Open Access Open Badges Research article

cAMP-dependent and cholinergic regulation of the electrogenic intestinal/pancreatic Na+/HCO3- cotransporter pNBC1 in human embryonic kidney (HEK293) cells

Oliver Bachmann1*, Kristin Franke13, Haoyang Yu1, Brigitte Riederer1, Hong C Li2, Manoocher Soleimani2, Michael P Manns1 and Ursula Seidler1

Author Affiliations

1 Dept. of Gastroenterology, Hepatology, and Endocrinology, Hannover Medical School, Hannover, Germany

2 Division of Nephrology and Hypertension, Dept. of Internal Medicine, University of Cincinnati, OH, USA

3 Institute of Cell Biology and Neurobiology, Charité, Berlin, Germany

For all author emails, please log on.

BMC Cell Biology 2008, 9:70  doi:10.1186/1471-2121-9-70

Published: 22 December 2008



The renal (kNBC1) and intestinal (pNBC1) electrogenic Na+/HCO3- cotransporter variants differ in their primary structure, transport direction, and response to secretagogues. Previous studies have suggested that regulatory differences between the two subtypes can be partially explained by unique consensus phosphorylation sites included in the pNBC1, but not the kNBC1 sequence. After having shown activation of NBC by carbachol and forskolin in murine colon, we now investigated these pathways in HEK293 cells transiently expressing a GFP-tagged pNBC1 construct.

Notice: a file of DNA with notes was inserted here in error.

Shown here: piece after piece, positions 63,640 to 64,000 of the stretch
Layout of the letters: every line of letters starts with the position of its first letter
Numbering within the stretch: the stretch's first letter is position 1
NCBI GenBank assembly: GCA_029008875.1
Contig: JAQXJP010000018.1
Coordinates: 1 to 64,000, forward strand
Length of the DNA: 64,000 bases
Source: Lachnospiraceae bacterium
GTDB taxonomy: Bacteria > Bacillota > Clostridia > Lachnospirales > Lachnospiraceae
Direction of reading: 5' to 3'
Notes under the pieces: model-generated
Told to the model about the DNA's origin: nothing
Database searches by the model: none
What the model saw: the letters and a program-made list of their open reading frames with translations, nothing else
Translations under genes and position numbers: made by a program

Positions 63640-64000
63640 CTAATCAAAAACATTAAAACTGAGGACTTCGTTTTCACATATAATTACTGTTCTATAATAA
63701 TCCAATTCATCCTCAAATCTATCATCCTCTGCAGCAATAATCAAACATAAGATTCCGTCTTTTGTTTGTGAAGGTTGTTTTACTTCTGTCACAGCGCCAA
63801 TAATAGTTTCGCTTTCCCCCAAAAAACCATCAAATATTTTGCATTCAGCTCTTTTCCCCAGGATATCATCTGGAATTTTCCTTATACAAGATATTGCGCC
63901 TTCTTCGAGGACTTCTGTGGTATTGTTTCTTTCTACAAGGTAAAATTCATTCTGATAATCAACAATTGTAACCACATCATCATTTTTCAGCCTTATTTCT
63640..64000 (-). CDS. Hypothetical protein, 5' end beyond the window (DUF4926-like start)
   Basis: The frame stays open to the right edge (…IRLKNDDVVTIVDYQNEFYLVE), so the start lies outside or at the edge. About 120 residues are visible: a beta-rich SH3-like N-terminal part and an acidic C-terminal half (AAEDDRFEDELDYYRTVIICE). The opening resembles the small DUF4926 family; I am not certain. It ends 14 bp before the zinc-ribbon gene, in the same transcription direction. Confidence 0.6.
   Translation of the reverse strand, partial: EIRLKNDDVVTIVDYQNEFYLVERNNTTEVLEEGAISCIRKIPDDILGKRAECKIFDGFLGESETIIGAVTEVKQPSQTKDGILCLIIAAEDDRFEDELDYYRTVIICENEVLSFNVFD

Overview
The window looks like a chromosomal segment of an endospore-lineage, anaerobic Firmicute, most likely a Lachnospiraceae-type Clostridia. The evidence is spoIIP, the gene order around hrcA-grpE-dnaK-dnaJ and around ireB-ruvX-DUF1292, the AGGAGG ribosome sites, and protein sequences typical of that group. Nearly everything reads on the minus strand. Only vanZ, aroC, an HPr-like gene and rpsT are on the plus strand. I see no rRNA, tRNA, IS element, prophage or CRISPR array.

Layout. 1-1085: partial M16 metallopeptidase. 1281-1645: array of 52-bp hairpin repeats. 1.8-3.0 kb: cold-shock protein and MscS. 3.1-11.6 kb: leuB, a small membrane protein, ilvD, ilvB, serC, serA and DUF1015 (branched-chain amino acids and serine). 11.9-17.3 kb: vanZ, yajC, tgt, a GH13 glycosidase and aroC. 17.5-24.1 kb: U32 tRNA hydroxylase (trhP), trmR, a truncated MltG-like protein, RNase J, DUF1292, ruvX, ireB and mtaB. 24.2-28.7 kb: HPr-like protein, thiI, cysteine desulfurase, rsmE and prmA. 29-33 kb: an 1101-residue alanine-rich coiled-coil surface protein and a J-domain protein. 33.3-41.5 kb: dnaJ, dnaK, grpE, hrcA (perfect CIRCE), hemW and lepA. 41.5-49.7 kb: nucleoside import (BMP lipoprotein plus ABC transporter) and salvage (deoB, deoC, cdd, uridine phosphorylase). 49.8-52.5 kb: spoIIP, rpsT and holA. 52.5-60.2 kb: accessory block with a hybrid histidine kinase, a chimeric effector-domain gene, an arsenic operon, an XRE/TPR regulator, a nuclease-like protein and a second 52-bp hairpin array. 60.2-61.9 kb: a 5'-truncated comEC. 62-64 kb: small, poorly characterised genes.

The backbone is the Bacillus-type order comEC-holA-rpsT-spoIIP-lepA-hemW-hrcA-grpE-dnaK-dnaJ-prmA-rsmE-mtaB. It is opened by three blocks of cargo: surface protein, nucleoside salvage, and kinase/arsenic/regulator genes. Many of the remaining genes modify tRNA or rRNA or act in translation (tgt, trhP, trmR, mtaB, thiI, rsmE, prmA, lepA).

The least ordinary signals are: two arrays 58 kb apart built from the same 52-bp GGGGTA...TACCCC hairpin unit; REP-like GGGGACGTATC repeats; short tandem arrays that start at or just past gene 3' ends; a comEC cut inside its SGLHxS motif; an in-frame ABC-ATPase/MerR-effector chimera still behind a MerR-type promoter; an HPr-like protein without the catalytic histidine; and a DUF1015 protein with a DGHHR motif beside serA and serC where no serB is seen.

Na+- and HCO3--dependent pHi recovery from an acid load (measured with BCECF) was enhanced by 5-fold in GFP-positive cells compared to the control cells in the presence of CO2/HCO3-. Forskolin (10-5 M) had no effect in untransfected cells, but inhibited the pHi recovery in cells expressing pNBC1 by 62%. After preincubation with carbachol (10-4 M), the pHi recovery was enhanced to the same degree both in transfected and untransfected cells, indicating activation of endogenous alkalizing ion transporters. Acid-activated Na+/HCO3- cotransport via pNBC1 expressed in renal cells is thus inhibited by cAMP and not affected by cholinergic stimulation, as opposed to the findings in native intestinal tissue.


Regulation of pNBC1 by secretagogues appears to be not solely dependent on its primary structure, but also on properties of the cell type in which it is expressed.